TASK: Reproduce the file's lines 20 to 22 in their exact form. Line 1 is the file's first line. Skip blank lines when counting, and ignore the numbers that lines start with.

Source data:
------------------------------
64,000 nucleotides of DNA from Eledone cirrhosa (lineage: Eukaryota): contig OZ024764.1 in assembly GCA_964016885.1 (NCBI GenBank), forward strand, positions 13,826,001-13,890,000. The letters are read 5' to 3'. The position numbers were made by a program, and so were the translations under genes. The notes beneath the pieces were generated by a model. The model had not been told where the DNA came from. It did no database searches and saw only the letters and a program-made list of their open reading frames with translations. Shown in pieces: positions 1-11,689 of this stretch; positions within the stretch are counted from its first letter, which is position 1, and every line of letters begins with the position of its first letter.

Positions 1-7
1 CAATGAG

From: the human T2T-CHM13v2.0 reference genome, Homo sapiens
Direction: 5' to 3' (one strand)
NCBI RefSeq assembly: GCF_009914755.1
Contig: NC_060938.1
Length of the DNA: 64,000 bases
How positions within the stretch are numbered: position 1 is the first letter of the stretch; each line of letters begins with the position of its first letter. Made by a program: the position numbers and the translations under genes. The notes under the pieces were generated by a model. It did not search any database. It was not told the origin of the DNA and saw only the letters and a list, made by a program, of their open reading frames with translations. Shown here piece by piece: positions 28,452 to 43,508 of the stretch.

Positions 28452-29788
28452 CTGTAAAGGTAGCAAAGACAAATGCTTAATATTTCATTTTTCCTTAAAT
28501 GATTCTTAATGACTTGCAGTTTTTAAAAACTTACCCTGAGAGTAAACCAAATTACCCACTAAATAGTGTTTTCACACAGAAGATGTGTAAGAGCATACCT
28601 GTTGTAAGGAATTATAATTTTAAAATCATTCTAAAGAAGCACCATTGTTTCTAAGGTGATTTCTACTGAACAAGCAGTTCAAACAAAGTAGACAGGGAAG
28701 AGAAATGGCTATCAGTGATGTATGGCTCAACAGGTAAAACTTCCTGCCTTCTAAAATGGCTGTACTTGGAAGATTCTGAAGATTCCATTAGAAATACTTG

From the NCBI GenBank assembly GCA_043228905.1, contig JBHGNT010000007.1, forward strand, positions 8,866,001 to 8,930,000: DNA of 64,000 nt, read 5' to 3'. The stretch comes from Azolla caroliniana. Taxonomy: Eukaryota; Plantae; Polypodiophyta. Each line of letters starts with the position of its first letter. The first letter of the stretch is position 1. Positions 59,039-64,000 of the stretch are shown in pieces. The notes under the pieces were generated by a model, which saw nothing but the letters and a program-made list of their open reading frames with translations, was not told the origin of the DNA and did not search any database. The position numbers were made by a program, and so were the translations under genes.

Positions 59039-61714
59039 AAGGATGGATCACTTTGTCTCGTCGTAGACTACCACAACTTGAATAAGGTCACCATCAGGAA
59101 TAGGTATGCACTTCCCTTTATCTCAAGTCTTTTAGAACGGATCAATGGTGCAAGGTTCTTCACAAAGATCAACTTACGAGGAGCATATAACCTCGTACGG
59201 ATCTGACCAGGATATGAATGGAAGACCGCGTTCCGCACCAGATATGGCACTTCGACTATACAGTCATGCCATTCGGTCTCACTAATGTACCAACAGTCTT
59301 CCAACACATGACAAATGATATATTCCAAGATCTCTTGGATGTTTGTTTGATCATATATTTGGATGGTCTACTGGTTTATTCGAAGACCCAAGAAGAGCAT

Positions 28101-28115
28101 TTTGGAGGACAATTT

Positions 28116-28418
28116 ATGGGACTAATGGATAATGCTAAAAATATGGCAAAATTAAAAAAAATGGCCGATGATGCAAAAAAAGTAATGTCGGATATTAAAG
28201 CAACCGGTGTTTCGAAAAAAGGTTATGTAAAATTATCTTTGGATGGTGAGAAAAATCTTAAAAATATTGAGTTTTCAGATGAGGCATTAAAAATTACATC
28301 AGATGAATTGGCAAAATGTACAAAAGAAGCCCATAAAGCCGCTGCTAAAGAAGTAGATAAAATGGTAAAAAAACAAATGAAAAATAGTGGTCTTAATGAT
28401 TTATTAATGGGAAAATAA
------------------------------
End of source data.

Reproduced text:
59301 CCAACACATGACAAATGATATATTCCAAGATCTCTTGGATGTTTGTTTGATCATATATTTGGATGGTCTACTGGTTTATTCGAAGACCCAAGAAGAGCAT

Positions 28101-28115
28101 TTTGGAGGACAATTT